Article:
Exploring Irish Dance at the Fusion Dance Fest
Eimear Kelly (Queen Mary University of London) discusses her trip to the Fusion Dance Fest in Limerick this past August.
The bursary I received from the BAIS allowed me to attend and participate in the Fusion Dance Fest in Limerick in August. This was a key part of my practice-based research on innovation in Irish dance, in which I am examining the work of choreographers and dance teachers who are exploring and challenging the norms of Irish dance.
Most Irish step dancers learn to dance within the competitive world of Irish dance, an intensely regulated practice with strict rules over what counts as authentic and what is acceptable innovation in regards to dancing steps, styles, and costumes. Irish dancers who then embark on a professional dance career are usually limited to performing in Riverdance or Lord of the Dance, or other shows that have replicated their commercially successful formula. My research explores those choreographers who are seeking to be more creative with what an Irish dance performance can be, and teachers who are teaching unique forms of Irish dance that are often focused on performance instead of competition. This is being examined through interviews with key choreographers and dance teachers, ethnographic research undertaken at dance schools, and practice-based research in which I am exploring what it means to practice innovative forms of Irish dance as a dancer trained in competitive Irish dance.
The Fusion Dance Fest was a new six-day long festival created by the Irish dance company Fusion Fighters, and was described on their website as being “anchored in traditional Irish Dance forms but introduces a variety of Irish show styles, body percussion, tap and contemporary”. Dancers who attended the festival would get to “work along side our experienced faculty for 6 days of workshops, seminars, video projects, evening events and culminating in a student showcase at the Millennium Theatre in Limerick”. Chris Naish, the artistic director of Fusion Fighters, wrote that they expected the Fusion Dance Fest “to be one of the most progressive Irish dance events and movements of 2016” (www.fusiondancefest.com).
I wanted to attend the Fusion Dance Fest as part of my practice-based research as a way to physically understand how it feels to integrate other forms of dance and movement into Irish dance. I also wanted to explore the event as a whole, examining what types of Irish dance the choreographers were teaching and how they were explaining these styles to us. After flying into Shannon airport, I arrived at our student accommodation and met the other dancers. Most of the participants were in their late teens and early twenties and from Ireland, but there were also dancers from England, Scotland, Spain, Germany, the United States, and Hong Kong.
On our first day we went straight into learning the choreography for the final show, which was going to be performed for a paying audience. We had four different dances that had been created by each choreographer at the festival and an opening and closing piece. The theme of the show was the evolution of Irish dance and each choreographer’s piece was intended to showcase a different form of Irish dance. The first piece in the show was inspired by the sean-nós style, and intended to represent Irish dance from years ago. We were encouraged to be relaxed, not holding our bodies in the stiff competition style, and be having a great time, smiling, laughing and whooping. The second piece was an Irish dance performance that was influenced by contemporary dance. Dancers were barefoot and many of the movements were very different from Irish dance. The third piece was inspired by the “show style” made famous by Riverdance and Lord of the Dance. In this, the emphasis was on rhythm, holding the body upright with the arms in tight, and then including various sharp movements of the hands to the hips and behind the back. And the last piece incorporated body percussion, loose and natural arm movements, and dancers were encouraged to have “attitude” or “sass” as they performed.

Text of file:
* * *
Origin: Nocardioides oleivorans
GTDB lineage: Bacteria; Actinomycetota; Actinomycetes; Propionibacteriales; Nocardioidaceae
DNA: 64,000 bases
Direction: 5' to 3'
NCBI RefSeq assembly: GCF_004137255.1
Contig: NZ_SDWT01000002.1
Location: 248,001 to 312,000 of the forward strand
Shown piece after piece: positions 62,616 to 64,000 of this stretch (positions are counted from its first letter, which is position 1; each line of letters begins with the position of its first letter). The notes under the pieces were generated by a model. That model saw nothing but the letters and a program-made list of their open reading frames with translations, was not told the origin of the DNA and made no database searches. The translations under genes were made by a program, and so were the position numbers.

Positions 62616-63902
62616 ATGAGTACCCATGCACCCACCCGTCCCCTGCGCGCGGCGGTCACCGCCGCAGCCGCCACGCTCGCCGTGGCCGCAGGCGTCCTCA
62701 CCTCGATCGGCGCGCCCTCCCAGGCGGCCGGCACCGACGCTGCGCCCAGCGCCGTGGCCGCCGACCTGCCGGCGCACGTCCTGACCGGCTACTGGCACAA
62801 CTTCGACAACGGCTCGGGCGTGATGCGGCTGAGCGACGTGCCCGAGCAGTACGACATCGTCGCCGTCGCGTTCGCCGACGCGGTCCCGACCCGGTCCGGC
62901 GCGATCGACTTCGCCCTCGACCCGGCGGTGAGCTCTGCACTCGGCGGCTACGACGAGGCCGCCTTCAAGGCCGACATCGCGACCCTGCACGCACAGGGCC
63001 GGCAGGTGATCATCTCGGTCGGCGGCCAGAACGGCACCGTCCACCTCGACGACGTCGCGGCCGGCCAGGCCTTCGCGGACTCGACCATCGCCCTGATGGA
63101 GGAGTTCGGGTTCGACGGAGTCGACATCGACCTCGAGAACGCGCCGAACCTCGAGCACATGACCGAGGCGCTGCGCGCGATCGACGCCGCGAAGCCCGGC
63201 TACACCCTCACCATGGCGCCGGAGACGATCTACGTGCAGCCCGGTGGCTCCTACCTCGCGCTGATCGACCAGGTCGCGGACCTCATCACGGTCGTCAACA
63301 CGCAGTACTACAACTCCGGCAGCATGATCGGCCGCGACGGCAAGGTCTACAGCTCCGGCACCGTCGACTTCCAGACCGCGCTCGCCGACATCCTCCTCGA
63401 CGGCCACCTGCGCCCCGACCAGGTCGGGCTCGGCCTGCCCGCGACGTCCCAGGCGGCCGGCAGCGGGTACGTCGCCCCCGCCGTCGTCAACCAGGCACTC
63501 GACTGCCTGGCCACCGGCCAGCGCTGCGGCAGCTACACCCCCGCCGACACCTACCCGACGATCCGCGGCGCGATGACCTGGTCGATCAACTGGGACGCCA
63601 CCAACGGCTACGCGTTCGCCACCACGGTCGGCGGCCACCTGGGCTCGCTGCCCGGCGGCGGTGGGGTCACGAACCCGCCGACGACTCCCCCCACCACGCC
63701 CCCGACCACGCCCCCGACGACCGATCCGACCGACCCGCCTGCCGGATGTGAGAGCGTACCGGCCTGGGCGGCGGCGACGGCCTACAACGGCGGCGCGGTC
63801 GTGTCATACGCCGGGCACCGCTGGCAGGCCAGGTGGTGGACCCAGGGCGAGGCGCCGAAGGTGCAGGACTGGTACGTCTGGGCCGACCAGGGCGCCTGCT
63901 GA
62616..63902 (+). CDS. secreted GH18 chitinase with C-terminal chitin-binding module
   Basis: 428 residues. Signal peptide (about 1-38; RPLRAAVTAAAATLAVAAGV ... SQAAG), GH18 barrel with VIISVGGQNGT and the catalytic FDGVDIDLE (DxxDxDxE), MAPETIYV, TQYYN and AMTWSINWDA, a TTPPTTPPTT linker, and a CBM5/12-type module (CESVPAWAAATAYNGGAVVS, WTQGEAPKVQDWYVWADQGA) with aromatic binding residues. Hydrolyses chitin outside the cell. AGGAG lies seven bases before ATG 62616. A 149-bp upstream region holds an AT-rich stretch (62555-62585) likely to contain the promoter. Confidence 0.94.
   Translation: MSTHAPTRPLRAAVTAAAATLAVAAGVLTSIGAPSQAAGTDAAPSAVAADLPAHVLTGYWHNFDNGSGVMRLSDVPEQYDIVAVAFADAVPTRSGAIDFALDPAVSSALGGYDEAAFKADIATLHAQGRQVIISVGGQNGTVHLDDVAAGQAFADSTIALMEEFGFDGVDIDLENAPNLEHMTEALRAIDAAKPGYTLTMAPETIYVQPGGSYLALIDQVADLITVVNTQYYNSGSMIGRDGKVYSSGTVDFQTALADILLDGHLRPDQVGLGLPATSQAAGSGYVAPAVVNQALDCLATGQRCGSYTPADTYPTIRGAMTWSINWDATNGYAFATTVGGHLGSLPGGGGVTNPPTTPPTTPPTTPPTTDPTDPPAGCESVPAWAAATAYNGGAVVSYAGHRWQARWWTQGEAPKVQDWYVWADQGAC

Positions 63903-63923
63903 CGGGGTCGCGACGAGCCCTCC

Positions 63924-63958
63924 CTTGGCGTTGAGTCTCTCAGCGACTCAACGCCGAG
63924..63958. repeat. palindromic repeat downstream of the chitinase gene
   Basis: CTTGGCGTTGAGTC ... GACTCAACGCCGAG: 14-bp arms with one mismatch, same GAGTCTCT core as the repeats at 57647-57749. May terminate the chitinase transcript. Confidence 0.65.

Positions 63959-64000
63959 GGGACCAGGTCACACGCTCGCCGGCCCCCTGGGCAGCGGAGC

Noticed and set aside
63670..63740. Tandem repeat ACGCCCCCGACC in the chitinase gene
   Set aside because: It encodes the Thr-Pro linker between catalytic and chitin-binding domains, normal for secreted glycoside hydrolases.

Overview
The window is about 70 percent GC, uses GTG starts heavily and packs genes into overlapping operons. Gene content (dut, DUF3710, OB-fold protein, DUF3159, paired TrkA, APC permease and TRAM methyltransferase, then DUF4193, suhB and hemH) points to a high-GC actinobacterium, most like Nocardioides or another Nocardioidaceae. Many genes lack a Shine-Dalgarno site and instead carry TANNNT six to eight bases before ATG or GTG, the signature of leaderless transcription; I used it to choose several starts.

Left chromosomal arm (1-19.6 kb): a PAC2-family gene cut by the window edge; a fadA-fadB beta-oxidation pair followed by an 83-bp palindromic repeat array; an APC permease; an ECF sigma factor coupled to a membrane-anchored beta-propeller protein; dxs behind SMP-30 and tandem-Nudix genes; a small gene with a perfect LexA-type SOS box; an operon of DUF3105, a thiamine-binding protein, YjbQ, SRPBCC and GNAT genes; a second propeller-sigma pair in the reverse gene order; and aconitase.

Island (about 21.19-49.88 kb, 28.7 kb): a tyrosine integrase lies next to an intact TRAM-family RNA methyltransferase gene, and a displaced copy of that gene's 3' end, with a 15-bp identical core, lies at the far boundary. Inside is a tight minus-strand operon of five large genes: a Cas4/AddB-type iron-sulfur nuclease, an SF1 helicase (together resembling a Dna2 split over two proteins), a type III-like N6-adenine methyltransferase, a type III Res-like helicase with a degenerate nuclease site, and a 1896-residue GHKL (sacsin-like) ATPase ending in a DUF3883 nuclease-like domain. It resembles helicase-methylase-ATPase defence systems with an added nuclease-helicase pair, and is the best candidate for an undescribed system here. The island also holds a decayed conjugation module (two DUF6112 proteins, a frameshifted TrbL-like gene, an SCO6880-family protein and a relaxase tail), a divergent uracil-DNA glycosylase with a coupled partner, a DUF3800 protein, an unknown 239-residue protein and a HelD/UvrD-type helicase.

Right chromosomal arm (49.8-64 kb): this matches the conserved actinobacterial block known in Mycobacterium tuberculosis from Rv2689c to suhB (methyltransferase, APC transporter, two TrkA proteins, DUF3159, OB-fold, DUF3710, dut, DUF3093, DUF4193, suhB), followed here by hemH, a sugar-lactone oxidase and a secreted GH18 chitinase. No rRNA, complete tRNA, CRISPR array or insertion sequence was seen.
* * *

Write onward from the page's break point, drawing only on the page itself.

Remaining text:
It was really interesting to learn the various styles, and consider the ease or difficulty of holding the upper body in different ways for each style. While my training has always required me to hold my upper body stiff and with my arms in tight, I found the loose and natural arm movements easy to get used to and enjoyable to dance with. However, the specific arm movements were often very difficult to remember when I was focusing on the steps that my feet were doing, and have never previously used arm movements in my dancing. The body percussion could also be quite difficult to learn but enjoyable once you had perfected the movements and could do them with ease.
The week was an invaluable opportunity to explore how unique forms of Irish dance can be taught and how it feels to learn and dance these forms. The festival also gave me the opportunity to reflect on how commercial requirements can hinder creativity or exploration. While the show at the end of the week gave dancers the opportunity to perform, it also made the learning process more stressful as there was a very short amount of time to learn and perfect the choreography of four dances and get used to the new dancing styles. I also felt dancers would have benefitted from hearing more from the choreographers about how each style was developed and why they felt it was significant, and I will be pursuing this further in interviews. This week provided me with extensive issues to consider for my thesis, and I would like to thank the BAIS for enabling me to undertake this important research.